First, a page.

The Cherry Orchard

November 1996

by Anton Chekhov, directed by John Marshall


Ranyevskaya (Lyuba), a landowner - Maggie Butt

Anya, her daughter - Kate Onyett

Varya, her adopted daughter - Bridget Bellenberg

Gayer (Lenya), Ranyevskaya's brother - Keith Palmer

Lopakhin (Yermolay), a businessman - Peter King

Trofimov (Petya), a student - Mark Wardle

Simeonov-Pishchik, a landowner - Stewart Price

Charlotte lvanovna, the governess - Holly Shakespeare

Yepikhodov, the estate clerk - Cass Thorne

Dunyasha, the chambermaid - Rose Gander

Firs, the old footman - Brian Bowker

Yasha, the young footman - Sam Pascoe

A passer-by - Gordon Halliday

Production Team:

Director - John Marshall

Production Co-ordination and Publicity - Paul Harrington & Eric Hume

Wardrobe - Isla Morgan

Properties, Hats and Hair Care - Claire Girvan

Set Construction - Barry Hook

Lighting - Keith Palmer & Barry Matthews

Prompt - Mary Jones

Front of House - Maureen Whitt and helpers

Sound Effects - Nigel Albright

Backcloth - Louise Belanger


From Estuary News:

John Marshall is to be congratulated....

This was the fourth Cherry Orchard I had visited. Familiarity can be a disadvantage in assessing and analysing audience reaction. This review is a distillation of the opinions of three friends, including a former professional actress, with whom I discussed the progress of the play at the interval, and three others at lunch a week later.

Sad to say, their first reaction was one of bewilderment. The play opened with a conversation between a man and a woman. They were Lopakhin, the catalyst of the drama, and Dunyasha, the chambermaid, who wore no costume to indicate who she was. My previous knowledge told me who they were; my friends had no idea and spent some time working out a problem of identity. The reason for the bewilderment was the serious and unaccountable absence of 'Cast in order of appearance'. It was not until most of the other characters entered that the problem was gradually solved; the play then gathered momentum and full audience attention.

The costumes were excellent and helped to reveal identity and personality but there was carelessness about certain details. There was doubt about a presentable young man in country casuals who took part confidently in general conversation. Who was he? Improbably, he turned out to be a young footman. Later in the play he confounded the mystery of his identity by wearing a white tie with tails instead of the orthodox servant's black.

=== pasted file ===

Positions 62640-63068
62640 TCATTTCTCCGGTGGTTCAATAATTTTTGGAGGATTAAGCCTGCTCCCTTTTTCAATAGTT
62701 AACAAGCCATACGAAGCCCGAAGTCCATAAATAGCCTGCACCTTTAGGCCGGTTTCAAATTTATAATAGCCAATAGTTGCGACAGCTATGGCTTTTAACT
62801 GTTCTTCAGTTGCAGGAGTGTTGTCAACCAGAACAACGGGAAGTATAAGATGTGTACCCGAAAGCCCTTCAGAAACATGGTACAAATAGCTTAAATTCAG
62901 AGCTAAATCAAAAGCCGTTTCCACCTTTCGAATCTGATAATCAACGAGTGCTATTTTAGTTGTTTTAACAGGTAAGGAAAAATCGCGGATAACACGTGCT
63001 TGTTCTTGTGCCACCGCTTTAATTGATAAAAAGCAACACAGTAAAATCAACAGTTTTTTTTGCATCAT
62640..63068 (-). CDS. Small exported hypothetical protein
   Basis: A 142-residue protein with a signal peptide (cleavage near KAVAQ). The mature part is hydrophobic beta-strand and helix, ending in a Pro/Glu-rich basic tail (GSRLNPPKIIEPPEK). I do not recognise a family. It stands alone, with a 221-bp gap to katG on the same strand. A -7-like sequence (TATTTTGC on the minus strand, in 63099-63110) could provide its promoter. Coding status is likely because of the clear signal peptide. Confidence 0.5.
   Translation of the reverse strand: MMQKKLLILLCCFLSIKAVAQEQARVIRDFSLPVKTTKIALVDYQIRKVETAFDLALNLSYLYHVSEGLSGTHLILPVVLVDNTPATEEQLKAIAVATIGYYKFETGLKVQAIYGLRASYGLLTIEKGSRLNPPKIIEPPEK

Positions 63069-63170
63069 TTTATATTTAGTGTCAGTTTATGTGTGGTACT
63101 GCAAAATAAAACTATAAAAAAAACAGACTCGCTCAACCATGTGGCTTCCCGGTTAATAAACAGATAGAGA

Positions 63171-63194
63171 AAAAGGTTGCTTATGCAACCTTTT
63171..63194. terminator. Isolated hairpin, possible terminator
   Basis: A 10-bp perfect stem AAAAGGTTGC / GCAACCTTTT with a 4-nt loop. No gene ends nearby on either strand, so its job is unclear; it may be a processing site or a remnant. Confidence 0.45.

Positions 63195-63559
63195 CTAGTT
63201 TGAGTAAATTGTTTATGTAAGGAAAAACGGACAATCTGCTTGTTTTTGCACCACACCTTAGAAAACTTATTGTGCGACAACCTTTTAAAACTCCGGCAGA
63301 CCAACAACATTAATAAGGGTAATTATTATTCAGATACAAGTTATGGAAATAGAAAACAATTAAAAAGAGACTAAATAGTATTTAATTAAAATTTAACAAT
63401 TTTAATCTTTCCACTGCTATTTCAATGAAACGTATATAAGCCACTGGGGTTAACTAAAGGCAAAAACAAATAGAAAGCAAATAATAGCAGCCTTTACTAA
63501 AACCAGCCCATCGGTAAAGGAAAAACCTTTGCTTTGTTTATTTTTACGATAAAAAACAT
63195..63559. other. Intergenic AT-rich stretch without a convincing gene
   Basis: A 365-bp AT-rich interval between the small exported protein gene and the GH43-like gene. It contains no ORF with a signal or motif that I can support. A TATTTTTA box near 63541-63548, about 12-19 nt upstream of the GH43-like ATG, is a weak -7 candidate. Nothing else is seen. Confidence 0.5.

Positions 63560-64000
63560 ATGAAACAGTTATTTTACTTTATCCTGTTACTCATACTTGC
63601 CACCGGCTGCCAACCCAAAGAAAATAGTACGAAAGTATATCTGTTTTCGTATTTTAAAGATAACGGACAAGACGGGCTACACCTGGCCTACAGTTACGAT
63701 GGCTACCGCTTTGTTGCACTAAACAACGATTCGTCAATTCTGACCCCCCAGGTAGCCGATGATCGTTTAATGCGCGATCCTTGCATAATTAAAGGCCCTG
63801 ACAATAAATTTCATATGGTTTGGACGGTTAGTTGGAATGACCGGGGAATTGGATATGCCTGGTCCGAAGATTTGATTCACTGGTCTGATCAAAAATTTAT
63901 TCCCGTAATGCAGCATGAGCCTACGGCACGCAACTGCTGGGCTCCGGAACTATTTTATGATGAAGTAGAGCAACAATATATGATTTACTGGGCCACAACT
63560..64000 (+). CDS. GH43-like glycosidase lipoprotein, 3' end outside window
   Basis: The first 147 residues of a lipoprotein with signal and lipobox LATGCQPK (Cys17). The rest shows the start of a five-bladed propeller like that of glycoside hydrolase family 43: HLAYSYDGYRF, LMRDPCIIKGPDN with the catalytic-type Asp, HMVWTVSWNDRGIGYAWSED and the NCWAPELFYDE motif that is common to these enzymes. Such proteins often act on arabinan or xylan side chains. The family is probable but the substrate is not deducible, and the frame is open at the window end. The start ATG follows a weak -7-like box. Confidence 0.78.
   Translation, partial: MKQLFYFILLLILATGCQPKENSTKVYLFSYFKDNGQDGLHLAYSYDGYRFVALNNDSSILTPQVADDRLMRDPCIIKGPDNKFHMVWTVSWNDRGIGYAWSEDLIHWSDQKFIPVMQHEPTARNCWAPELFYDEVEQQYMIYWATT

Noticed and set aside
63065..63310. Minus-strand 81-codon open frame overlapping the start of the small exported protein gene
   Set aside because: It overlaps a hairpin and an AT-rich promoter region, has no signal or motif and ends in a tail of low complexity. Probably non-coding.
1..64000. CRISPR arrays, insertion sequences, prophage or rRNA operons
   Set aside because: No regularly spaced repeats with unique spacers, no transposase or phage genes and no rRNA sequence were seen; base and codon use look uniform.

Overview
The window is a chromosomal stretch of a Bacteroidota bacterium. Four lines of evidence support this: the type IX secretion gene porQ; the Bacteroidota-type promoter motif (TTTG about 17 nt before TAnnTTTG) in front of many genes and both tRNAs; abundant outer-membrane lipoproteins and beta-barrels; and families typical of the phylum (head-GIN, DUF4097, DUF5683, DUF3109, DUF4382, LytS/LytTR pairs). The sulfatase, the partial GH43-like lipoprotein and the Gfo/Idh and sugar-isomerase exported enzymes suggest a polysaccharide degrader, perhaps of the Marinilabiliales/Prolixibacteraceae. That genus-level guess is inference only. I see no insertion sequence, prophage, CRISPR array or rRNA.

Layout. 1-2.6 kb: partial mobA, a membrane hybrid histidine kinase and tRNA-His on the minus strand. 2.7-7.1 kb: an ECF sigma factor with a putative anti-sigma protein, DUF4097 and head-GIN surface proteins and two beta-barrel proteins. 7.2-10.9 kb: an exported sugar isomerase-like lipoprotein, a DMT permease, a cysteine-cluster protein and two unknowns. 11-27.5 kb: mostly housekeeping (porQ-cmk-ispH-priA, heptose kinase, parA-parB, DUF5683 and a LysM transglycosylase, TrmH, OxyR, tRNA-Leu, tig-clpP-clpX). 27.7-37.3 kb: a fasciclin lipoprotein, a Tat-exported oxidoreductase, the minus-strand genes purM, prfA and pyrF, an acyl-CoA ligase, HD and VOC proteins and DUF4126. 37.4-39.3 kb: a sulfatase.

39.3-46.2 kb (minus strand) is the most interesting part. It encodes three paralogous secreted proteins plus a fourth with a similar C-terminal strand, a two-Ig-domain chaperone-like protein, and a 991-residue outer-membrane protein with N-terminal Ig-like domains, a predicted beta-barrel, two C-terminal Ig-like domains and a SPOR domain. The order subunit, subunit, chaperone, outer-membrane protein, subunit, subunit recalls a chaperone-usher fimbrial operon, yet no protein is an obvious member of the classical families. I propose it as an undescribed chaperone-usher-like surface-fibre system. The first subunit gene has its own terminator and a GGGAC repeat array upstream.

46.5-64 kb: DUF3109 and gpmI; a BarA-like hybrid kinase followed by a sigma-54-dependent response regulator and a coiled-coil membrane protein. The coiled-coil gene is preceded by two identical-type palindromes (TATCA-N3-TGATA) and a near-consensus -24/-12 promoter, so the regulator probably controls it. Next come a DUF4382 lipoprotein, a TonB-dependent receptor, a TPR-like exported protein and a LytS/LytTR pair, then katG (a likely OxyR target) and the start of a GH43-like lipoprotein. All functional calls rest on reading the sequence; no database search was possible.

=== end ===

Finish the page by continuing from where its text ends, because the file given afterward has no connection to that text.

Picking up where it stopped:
We can now concentrate on the many virtues of the production. All the characters understood their parts and spoke their lines well. They were well grouped and organised, with a tendency to congestion on a bench. The players knew when and how to stand still. Lopakhin very subtly revealed his background as the son of recently emancipated serfs in the estate and his understandable ambition to buy the orchard and marry into the social entourage as a vindication of his new freedom and power. This was a difficult and complex part, well played. Ranyevskaya and her brother Gayev successfully revealed their personalities which went a long way to explaining the bankruptcy of the estate. Gayev popped enough fruit drops into his mouth and mimed billiard strokes often enough to be amusing but not boring. Charlotta was an attractive and colourful governess and performed her conjuring tricks with vivacity and aplomb. Her pupils did her credit. Anya and Vanya were attractive and had clear-cut personalities. Trofimov, the student, had converted Anya to the revolutionary ideas circulating in Russia at that time. He spoke his near-nonsense with clarity and enough variety of tone to make it tolerable. (In a performance I saw in Russia his verbal convolutions were treated as the equivalent of Sir Humphrey in Yes Minister, and greeted with loud laughter.)

The logistics were efficiently managed. At the back of the stage an ingenious period window opened on to a pleasant view of orchard trees. Music was unassertive and allowed to reach a crescendo for a brief but refreshing dance in which the stationmaster showed his vitality. It was, all in all, a well directed, competent cast. It would be invidious to discriminate. As Ouida said in her novel 'All the crew rowed hard and fast, none harder or faster than stroke'. Lopakhin was obviously stroke. Offstage and behind the scenes everything worked efficiently and the audience, after the initial bewilderment, clearly enjoyed the experience. For amateurs to produce a play by Chekhov is an act of courage. So much of the drama lies in the tensions, frustrations, ambition and disappointments that the Director faces a real challenge. John Marshall is to be congratulated.

At the end of the play most of the characters have left the stage, some to Paris, Lopakhin presumably to arrange a contract with a timber merchant and advertise logs for sale.

There remains Firs the old footman. To me he is the most interesting character in the play. At times he seemed to have a near-death experience, at others he made remarks of deep shrewdness and understanding. He seems a Russian Merlin. When they have cleared away the timber, will they find the bones of an old serf or will his spirit inhabit an eternal Cherry Orchard, as an 'ancient of Days'?

- Reviewed by: James Smeall